In a breakthrough that could eventually help tame one of the deadliest viruses known to man, researchers have laid bare the key to Ebola's power: a lone protein that resides on its surface. The discovery paves the way for new treatments that target and destroy the designated culprit, rendering impotent a virus that, though rare, can kill up to 90 percent of the people it infects.

The so-called Ebola virus glycoprotein, or "spike protein," was first discovered a decade ago and has been a target for scientists attempting to design vaccines and therapies to prevent it from infecting cells. But, until now, researchers did not understand the protein's structure—and thus, the best way to attack it.

"It's the only thing that the virus puts on its surface that is absolutely critical for attaching to a host and driving into that host for infection," says Erica Ollmann Saphire, an immunologist at The Scripps Research Institute in La Jolla, Calif., and a co-author of the study appearing today in Nature.

Researchers discovered that the compound is wrapped in benign carbohydrates that mask the virus's deadliness, allowing it to elude immune system scouts. (The human immunodeficiency virus, HIV, that causes AIDS also has this trait.) The good news: the discovery could pave the way for drugs designed to see through that protective coating—and trigger the immune system to attack.

"The structure of the glycoprotein shows us the very few sites on its surface that are not cloaked by carbohydrate," Ollmann Saphire explains. "These [sites] are the chink in the armor, or the Achilles' heel, that we can target antibodies against."

"We now have a much better handle on how in the world this virus gets into cells," Ollmann Saphire says. "We also have new maps we can use to develop strategies to fight against it."

Ebola is an incurable disease that was first discovered in 1976 in western Sudan and the eastern part of the Democratic Republic of the Congo (then known as Zaire). It seems to have arisen in the rain forests of Africa and parts of the western Pacific. A person acquires the virus through contact with the bodily fluids of someone already infected. It can take from two days to three weeks for symptoms of Ebola to appear. The disease presents itself with a fever, muscle aches and a cough before progressing to severe vomiting, diarrhea and rashes, along with kidney and liver problems. Death generally occurs as the result of either one or a combination of:dehydration, massive bleeding due to leaky blood vessels, kidney and liver failure. The World Health Organization has documented 1,850 cases of Ebola (mostly in sub-Saharan Africa) since its discovery; only 600 (32 percent) of the victims survived.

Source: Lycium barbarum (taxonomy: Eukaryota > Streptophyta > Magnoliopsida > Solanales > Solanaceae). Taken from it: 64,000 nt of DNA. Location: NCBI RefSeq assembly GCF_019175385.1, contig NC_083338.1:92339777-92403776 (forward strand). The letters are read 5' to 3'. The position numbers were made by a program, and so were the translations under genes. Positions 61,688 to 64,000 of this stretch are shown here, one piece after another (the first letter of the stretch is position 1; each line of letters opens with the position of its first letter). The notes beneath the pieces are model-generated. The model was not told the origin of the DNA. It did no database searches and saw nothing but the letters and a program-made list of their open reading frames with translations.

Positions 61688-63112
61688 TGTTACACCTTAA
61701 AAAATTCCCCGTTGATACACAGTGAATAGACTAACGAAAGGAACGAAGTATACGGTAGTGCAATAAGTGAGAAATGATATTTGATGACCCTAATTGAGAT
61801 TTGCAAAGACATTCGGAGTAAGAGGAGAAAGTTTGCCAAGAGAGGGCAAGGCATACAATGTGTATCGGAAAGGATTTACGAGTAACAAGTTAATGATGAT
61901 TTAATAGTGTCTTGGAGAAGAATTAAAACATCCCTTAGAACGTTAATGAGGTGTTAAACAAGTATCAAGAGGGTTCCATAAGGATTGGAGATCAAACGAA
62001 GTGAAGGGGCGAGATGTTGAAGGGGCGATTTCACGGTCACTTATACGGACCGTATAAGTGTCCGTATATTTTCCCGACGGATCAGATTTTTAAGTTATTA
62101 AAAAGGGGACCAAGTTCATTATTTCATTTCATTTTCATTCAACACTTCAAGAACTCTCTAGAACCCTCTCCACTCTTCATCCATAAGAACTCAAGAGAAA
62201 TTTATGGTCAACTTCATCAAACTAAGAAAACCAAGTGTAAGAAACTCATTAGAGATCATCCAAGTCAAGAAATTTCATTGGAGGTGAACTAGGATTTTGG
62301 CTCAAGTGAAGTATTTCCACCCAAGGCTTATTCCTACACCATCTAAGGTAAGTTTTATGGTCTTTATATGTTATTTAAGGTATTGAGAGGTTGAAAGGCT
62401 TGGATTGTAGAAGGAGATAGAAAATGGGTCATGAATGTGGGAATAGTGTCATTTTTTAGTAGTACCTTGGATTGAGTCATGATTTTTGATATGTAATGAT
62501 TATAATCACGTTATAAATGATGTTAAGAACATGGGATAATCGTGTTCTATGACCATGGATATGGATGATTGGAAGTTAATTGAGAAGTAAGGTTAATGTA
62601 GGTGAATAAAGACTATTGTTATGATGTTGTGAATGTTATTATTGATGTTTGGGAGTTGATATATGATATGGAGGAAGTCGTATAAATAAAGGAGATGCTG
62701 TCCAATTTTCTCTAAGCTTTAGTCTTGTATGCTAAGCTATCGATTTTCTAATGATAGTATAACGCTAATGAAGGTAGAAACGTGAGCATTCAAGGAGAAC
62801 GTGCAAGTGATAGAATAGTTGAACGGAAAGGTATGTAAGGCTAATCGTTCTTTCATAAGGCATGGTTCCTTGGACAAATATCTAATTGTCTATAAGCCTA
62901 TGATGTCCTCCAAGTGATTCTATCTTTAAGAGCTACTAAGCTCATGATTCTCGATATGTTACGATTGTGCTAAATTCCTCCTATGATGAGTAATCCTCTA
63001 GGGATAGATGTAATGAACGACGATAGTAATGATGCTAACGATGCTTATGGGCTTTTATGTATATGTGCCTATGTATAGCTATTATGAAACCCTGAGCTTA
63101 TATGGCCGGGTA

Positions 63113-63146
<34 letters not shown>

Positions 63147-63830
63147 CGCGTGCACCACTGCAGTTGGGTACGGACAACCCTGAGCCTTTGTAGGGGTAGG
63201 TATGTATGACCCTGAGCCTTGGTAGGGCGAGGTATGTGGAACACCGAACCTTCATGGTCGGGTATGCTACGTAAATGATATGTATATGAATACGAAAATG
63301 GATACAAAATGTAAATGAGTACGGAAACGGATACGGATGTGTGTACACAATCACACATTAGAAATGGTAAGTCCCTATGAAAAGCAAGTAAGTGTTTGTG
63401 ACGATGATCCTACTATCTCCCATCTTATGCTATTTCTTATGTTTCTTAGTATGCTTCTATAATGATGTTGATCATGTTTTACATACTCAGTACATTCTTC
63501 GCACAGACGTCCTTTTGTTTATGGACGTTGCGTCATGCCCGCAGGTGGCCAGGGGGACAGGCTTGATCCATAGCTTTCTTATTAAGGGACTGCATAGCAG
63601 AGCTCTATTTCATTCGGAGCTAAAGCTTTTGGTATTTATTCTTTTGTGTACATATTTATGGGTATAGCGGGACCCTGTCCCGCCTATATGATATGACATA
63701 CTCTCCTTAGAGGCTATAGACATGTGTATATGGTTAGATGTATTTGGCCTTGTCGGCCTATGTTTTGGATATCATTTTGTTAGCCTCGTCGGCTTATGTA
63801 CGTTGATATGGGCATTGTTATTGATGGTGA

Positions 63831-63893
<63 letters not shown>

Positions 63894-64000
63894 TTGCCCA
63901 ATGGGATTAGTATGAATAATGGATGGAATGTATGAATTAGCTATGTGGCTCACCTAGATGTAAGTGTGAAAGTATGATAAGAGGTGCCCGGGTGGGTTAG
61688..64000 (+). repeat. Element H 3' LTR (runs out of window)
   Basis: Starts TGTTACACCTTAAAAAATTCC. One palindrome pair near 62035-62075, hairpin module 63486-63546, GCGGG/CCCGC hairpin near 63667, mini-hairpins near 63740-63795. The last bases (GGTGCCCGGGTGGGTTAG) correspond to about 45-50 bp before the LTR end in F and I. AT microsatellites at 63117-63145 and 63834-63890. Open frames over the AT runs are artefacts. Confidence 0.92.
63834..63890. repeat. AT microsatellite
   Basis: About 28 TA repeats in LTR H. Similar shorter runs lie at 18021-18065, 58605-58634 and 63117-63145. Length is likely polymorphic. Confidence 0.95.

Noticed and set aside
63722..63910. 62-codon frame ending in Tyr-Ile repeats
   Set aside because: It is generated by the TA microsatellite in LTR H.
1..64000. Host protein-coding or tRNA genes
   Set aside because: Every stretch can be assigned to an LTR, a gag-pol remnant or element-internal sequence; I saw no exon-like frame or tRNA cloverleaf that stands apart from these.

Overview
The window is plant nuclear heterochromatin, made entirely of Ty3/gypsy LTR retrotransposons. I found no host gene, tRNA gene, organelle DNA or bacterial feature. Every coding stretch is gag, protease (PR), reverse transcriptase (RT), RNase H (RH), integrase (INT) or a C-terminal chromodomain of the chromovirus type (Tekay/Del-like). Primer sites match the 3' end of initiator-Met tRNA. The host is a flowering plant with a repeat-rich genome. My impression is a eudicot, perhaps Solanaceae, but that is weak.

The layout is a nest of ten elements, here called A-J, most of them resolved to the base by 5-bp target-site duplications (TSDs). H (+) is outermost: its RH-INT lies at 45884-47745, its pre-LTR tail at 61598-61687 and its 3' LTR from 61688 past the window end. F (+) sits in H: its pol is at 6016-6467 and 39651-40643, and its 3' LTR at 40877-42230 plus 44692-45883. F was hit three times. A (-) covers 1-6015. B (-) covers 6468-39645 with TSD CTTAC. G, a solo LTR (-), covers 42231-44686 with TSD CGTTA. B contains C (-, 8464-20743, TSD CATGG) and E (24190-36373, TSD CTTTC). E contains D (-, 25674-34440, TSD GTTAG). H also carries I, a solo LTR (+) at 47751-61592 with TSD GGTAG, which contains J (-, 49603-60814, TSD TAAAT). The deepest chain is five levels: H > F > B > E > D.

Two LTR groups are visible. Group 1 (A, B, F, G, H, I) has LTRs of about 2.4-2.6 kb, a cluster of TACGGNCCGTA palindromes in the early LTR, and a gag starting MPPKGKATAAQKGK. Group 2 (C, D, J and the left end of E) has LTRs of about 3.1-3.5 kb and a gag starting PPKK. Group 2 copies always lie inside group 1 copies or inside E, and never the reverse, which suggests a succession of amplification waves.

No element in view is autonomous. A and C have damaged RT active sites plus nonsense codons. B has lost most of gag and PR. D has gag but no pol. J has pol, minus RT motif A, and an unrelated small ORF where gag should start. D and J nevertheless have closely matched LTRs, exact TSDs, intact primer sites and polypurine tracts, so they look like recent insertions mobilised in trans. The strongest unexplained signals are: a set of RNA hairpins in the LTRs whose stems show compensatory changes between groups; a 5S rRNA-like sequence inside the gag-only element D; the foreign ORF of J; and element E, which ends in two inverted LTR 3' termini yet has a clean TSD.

Researchers made their latest finding by studying the bone marrow of a lucky survivor of a 1995 Ebola outbreak in Kikwit, a city in the southwestern part of the Democratic Republic of the Congo. They found the glycoprotein attached to an antibody (a protein unleashed by the immune system to fight viruses) in the marrow, the soft core of bones where red blood cells are manufactured.

According to Ollmann Saphire, there is a receptor located deep in the bowl-shaped structure of Ebola's glycoprotein that latches onto the surface of host cells and tricks a protein there into granting the virus entry. Once inside the cells, the fast-acting Ebola co-opts their machinery to make millions of copies of itself and floods the person's bloodstream.

Judith White, a microbiologist at the University of Virginia, says that arming researchers with the protein structure that Ollmann Saphire's group has described will allow them to "nip [the virus] in the bud," by beating down Ebola before it enters its host. (Most antivirals target viruses such as HIV after they're already inside a host cell.)

"For those of us in the trenches trying to study the virus entry, and the immune reactions to the virus, and how to prevent virus entry, and how to come up with better immune therapies," she says, "this gives us all new eyes to [solving] those problems."